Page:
IT professionals must perform a balancing act as they attempt to deal with the onslaught of spam. They have to thwart the tremendous amount of annoying
and often offensive
junk e-mail that’s infiltrating their companies and simultaneously ensure that critical business information gets through. Their ongoing and escalating battle requires them to continually fine-tune their spam-fighting strategies as spammers become more aggressive and creative.
“Enterprises have seen spam become a major problem in the past six to nine months,” says Arabella Hallawell, an analyst at Gartner Inc. “At the beginning of the year, 30 per cent of business e-mail was spam, and now, just a few months later, it’s over 50 per cent.”
According to Ferris Research in San Francisco, spam cost U.S. corporations US$8.9 billion in 2002, a figure that’s expected to rise to $10 billion by the end of this year.
Exec level funding support
The good news, says Hallawell, is that high-level executives, as inundated as everyone else, are responding with the necessary cash. “Budgets are being released to deal with the spam problem for three reasons: the visibility of the problem, the costs of dealing with all the spam, and the fact that a lot of the content is really obscene,” she says.
Companies are spending these allocations on a variety of spam-fighting technologies and services. “We’re seeing approaches become more suitable for the enterprise,” says Hallawell, adding that in order to be effective, vendors should support multiple spam-detection methods, such as heuristics, lexical analysis, statistical analysis and others.
In addition, companies should employ real-time black-hole lists (groups of Internet service provider addresses identified as sources of spam) and whitelists (company-defined lists of acceptable e-mail addresses that might normally get blocked by spam-filtering programs), and they should monitor and analyze their e-mail to ensure that their strategies are working. They should also set e-mail policies for the entire organization and educate users accordingly.
Nowhere is this fine-tuning more important than with spam-blocking technologies themselves. Set filter thresholds too low, and spam continues to flow in; too high, and business-critical information doesn’t.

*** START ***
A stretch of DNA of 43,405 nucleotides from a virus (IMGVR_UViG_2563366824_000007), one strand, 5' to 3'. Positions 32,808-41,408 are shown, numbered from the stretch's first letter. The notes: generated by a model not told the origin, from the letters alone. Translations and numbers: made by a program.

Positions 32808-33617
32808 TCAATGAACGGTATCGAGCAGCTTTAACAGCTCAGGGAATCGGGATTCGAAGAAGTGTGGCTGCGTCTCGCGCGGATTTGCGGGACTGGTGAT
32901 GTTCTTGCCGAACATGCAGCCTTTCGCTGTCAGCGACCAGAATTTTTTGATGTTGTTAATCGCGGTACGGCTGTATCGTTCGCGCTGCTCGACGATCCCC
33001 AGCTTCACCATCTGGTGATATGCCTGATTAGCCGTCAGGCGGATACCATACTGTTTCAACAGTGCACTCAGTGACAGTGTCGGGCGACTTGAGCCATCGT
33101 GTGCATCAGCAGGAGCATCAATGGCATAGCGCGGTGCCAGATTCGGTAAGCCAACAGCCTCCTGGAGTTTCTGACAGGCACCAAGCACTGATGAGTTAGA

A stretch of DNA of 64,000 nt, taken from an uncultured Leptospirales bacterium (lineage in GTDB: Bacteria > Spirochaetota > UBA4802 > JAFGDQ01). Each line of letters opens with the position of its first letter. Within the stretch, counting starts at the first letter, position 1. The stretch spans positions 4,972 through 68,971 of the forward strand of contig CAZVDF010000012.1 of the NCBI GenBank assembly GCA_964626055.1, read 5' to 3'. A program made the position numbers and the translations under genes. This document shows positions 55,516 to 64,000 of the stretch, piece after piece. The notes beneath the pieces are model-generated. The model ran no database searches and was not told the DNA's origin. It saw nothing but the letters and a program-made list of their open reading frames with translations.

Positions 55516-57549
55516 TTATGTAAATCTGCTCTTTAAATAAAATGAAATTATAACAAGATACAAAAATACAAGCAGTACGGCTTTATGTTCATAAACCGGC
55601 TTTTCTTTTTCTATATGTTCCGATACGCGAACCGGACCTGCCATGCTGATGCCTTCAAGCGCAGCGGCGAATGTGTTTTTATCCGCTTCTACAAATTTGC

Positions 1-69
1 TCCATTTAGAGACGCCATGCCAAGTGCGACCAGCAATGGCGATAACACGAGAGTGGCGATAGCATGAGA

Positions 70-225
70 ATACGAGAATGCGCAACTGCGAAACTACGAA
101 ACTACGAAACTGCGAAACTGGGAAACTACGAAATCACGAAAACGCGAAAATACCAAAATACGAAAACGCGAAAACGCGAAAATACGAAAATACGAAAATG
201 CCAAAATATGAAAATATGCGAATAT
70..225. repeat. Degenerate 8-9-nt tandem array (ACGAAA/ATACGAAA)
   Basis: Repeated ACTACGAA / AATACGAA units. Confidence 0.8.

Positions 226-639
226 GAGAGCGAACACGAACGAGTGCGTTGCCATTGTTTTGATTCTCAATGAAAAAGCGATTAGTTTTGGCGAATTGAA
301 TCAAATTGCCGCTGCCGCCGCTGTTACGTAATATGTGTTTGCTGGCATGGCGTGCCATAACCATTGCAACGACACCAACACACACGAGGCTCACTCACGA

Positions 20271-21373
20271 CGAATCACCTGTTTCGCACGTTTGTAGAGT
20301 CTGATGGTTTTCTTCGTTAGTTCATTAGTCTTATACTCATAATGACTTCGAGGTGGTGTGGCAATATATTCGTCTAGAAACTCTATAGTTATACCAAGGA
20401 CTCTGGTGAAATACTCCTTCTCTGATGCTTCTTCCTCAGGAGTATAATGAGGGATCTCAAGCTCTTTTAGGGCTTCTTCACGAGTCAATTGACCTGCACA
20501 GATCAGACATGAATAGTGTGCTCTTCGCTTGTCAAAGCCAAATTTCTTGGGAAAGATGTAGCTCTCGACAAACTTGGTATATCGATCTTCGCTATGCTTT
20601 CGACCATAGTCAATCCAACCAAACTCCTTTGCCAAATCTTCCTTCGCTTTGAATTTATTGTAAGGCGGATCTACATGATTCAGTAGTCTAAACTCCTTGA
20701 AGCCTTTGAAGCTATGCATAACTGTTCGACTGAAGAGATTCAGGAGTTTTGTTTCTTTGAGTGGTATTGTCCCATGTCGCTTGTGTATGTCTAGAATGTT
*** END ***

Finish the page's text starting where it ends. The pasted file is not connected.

“The biggest challenge in the spam wars is what to do about false positives,” says Matthew Berk, an analyst at Jupiter Research in New York. “On the corporate side, false positives mean important e-mails don’t get through, and for businesses selling to consumers, false positives mean e-mails the company needs to get to customers get blocked. It’s causing great risk on one side and great frustration on the other.”
A hierarchy of pain for FIs
Jim Hyatt, head of security and contingency services at The Vanguard Group Inc., a financial services firm in Valley Forge, Pa., understands both the risk and the frustration. “If you want to make money-management people nuts, block information on securities or investments,” he says.
“Spam creates a whole hierarchy of pain for us,” he continues. “First, if inappropriate e-mail gets through to workers, it creates an unfriendly work environment. Second, we’re in the financial services business, so we have to monitor and retain e-mails. Third, there’s the volume: We get 100,000 e-mails a day, of which 10 per cent to 11 per cent is spam, and of that, 20 per cent to 30 per cent is offensive.”
Vanguard is using ClearEdge from Bellevue, Wash.-based Clearswift Ltd., as well as Unix sendmail, to filter spam before sending e-mail on to its Lotus Notes servers. To deal with false positives, Hyatt has two full-time people to monitor quarantined e-mail and test and fine-tune Vanguard’s spam-filtering systems.
As an additional defense against spam, Hyatt has put in place an information security awareness program to educate Vanguard’s 10,000 employees.